John Lee: Some books excel at what I call mood. The Solitude of Thomas Cave seemed to have a sort of mournful music under the whole thing. It’s not quite the same as having an imagined soundtrack, it’s more like that unidentifiable hum you hear sometimes which catches your attention and you can never quite figure out where it’s coming from. That tone informs the whole reading and a book such as this requires a poetic approach or perhaps it might better be described as a musical approach: my tone needs to match what feels like the tone of the book. I certainly ended recording sessions on Thomas Cave with a sense that I was emerging from another world. It was very immersive.
Q: You are the historical fiction king—in my (audio)book. How do you decide if you’ll use an accent for characters or the narrative text? How do you prepare for speaking in an accent?
John Lee: The decision to use accents is always a tricky one. I just did a book about a historical Irish character and it was clear that both the narration and the characters needed to be in an Irish accent. Yet, if I am doing something like the Ken Follett’s The Century Trilogy there are dozens of accents and the narration needs to be in my voice simply to distinguish it from the Welsh and the German and the Boston ones. I prepare for doing accents mostly by trying to call up the voices of people who speak that way. It’s partly a visual recall of the people and partly a sort of recording I have in my head of their way of speaking.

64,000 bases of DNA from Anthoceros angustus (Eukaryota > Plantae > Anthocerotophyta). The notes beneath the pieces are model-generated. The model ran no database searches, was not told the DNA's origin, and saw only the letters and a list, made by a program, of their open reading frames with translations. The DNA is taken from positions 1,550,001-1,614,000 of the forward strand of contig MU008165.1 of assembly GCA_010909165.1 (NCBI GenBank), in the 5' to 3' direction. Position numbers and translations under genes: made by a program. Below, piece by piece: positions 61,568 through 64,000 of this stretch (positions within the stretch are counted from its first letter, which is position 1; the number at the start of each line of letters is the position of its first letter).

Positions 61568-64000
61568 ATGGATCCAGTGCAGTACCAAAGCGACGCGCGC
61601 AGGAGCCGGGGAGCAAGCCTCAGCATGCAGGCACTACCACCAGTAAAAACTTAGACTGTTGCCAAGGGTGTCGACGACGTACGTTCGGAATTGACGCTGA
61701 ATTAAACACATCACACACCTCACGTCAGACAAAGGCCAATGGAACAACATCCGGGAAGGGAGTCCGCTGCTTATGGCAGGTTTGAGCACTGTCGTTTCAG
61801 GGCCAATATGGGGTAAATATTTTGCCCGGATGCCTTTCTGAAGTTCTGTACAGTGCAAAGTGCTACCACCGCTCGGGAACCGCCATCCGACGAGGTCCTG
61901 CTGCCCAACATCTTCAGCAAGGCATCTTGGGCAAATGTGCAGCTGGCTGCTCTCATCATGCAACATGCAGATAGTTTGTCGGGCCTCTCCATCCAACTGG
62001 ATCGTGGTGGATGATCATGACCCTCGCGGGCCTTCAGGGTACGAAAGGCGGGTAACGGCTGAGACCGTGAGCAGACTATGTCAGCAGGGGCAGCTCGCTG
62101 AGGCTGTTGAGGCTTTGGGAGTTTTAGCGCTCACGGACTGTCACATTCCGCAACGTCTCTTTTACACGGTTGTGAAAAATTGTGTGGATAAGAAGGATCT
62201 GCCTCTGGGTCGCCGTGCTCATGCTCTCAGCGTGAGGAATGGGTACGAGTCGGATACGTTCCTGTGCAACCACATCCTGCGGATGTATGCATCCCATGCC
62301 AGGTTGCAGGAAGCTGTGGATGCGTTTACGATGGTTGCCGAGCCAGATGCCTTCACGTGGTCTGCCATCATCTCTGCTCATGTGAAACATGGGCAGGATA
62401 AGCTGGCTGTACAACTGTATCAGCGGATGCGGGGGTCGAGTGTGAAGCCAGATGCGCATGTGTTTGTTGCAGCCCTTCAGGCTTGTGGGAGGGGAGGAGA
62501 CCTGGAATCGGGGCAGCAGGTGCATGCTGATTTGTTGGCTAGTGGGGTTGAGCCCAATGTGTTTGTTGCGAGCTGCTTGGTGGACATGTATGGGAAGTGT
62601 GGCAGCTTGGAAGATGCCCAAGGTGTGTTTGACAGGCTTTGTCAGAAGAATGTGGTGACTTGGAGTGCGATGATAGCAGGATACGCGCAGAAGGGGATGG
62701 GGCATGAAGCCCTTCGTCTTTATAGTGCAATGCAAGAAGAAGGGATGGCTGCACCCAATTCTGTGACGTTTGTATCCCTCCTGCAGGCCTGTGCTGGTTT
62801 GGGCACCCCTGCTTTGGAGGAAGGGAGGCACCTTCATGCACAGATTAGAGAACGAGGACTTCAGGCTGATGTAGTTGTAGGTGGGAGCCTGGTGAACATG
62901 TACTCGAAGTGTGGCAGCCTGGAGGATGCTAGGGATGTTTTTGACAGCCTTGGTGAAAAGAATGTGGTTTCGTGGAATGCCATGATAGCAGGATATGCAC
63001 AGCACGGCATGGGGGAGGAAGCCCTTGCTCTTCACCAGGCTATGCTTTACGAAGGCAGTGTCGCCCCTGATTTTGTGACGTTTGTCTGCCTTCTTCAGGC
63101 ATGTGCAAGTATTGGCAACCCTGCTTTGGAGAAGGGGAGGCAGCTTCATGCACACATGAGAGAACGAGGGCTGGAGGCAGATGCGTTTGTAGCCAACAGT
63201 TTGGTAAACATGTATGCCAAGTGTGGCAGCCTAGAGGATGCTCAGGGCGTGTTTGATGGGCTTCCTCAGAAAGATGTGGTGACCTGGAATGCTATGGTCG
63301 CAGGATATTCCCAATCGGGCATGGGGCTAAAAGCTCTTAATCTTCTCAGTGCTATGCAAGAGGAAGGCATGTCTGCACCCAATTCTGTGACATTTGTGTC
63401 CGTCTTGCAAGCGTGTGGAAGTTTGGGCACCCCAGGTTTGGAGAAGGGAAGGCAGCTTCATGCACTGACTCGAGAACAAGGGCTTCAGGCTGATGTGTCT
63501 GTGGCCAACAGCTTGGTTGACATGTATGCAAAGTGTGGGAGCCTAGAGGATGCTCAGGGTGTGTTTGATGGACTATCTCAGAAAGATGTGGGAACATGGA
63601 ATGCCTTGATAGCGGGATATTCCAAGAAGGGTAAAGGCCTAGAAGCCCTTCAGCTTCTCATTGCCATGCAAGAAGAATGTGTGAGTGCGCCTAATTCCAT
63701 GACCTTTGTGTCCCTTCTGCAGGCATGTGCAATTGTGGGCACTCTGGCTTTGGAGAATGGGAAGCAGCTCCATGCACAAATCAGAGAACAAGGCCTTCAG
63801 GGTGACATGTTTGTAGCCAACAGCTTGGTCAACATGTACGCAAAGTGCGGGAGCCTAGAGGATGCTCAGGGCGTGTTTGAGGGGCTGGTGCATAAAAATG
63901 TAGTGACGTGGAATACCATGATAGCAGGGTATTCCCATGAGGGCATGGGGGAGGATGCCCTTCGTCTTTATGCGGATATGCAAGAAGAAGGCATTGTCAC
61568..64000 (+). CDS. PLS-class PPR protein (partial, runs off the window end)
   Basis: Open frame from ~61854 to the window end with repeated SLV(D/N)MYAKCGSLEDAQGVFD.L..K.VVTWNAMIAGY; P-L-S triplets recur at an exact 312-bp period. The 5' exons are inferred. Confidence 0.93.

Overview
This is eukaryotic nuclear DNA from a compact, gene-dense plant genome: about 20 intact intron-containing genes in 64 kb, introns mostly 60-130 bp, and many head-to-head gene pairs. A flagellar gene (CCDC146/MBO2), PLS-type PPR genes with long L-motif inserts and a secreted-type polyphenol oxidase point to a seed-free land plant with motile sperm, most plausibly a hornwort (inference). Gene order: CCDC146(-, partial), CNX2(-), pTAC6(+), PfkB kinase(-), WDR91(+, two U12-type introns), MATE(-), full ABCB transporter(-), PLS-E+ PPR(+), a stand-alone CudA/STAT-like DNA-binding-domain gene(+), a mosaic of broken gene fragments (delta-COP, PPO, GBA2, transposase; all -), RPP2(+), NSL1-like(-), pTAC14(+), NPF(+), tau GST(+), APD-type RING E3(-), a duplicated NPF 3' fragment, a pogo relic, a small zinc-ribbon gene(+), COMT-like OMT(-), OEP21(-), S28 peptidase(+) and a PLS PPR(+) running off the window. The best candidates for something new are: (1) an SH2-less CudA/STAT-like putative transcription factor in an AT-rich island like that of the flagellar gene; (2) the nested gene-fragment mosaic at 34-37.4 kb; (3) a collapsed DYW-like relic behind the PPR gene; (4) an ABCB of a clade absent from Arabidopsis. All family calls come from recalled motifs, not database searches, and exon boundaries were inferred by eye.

Q: Can you tell us how you engage emotionally with your characters and how you manage tension and pacing?
John Lee: Pace is the heart of the matter. There are two basic schools of thought—one that the ear or brain takes in information at a certain speed, and that speed is quicker than you might think. The other is that a book is different from pure information and needs to be read a little slower. Because English people tend to speak more quickly than Americans, directors are always asking me to slow down. Speed, though, helps raise tension in the right places. And tension is that indefinable middle ground where the silence and the speed are just right. Engaging emotionally is a matter of basic acting. I am a creature of the theatre and came to audiobooks from a world where you know if you’ve paced yourself and held the tension well simply by sensing the audience’s reaction. I think of audiobooks as my personal theater space.
Hear John Lee’s performances of The Century Trilogy that includes FALL OF GIANTS, WINTER OF THE WORLD, EDGE OF ETERNITY.
Succeeding against all odds. These Hot Picks may have a rocky road to romance… but it’s all worth it.
Four Weddings and a Sixpence
by Julia Quinn, Elizabeth Boyle, Laura Lee Guhrke, Stefanie Sloane, read by Mary Jane Wells
Four young ladies at a boarding school hope a lucky sixpence will help them find husbands.
Someone to Love: Westcott Novel, Book 1
by Mary Balogh, read by Rosalyn Landor
An orphan becomes an earl’s daughter but needs the help of the Duke of Netherby to fit in.
Man on the Run
by Carl Weber, read by Kevin Free
Jailed unjustly, Jay enlists his three friends to help him turn his life around.